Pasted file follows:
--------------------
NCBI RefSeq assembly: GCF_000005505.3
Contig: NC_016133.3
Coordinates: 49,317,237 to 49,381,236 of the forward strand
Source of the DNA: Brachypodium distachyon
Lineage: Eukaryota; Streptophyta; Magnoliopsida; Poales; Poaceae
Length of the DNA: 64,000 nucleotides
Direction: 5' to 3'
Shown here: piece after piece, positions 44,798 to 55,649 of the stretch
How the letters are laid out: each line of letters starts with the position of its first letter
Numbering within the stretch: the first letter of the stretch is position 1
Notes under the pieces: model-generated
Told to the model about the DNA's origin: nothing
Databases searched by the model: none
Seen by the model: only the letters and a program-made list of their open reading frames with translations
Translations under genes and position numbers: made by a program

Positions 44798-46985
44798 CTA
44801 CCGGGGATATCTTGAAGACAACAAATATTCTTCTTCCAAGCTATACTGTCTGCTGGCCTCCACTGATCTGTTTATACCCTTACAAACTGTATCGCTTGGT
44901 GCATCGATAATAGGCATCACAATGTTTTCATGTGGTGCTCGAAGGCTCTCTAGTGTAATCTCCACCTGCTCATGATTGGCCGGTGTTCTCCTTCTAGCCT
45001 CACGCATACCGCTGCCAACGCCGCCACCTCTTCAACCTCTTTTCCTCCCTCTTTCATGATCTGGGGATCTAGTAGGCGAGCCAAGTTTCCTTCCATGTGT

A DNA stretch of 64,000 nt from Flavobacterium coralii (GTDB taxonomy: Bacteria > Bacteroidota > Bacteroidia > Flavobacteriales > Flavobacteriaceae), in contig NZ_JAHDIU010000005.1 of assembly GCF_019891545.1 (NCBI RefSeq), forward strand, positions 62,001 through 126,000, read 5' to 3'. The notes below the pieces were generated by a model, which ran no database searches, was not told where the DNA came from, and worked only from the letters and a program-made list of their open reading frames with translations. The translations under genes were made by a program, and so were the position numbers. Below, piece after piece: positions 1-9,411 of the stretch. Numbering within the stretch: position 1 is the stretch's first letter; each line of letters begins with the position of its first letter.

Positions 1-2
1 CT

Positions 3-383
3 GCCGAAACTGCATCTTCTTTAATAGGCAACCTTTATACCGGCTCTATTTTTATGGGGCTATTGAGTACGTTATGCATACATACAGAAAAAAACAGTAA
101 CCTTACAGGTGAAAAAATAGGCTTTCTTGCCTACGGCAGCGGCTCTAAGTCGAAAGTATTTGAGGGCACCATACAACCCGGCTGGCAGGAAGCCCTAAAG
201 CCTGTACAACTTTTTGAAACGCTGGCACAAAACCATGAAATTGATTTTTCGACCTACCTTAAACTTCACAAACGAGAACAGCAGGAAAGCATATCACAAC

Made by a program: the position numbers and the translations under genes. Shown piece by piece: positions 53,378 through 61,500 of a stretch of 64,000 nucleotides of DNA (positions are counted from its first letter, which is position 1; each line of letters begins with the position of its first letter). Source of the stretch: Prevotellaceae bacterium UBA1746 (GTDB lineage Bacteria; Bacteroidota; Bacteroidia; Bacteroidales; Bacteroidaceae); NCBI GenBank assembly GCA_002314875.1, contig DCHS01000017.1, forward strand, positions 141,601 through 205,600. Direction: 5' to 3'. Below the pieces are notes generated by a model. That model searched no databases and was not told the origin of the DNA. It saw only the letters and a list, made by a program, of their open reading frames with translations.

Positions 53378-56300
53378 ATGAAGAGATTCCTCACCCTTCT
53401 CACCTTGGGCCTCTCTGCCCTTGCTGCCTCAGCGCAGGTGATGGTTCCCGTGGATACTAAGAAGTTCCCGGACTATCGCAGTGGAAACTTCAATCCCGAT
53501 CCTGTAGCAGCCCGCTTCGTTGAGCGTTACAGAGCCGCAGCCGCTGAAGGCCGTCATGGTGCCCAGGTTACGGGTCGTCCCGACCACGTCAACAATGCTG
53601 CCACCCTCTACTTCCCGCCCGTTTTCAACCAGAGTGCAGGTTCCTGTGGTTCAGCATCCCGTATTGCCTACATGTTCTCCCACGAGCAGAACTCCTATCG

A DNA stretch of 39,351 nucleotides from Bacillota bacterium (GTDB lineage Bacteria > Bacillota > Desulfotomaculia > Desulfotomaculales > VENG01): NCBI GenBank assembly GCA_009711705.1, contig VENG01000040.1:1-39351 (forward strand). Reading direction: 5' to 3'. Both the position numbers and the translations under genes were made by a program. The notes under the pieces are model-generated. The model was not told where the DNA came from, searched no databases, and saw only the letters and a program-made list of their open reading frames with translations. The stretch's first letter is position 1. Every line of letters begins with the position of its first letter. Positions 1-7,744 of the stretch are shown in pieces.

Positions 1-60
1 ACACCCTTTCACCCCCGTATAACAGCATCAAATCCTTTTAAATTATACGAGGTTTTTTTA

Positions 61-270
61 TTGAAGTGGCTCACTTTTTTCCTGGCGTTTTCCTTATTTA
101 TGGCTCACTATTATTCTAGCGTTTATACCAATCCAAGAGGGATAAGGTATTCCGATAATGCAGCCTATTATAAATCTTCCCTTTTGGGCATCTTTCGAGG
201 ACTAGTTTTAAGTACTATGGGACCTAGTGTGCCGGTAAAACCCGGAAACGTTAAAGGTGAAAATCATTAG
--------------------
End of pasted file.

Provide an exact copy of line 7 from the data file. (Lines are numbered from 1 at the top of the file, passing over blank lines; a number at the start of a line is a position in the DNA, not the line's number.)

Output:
Direction: 5' to 3'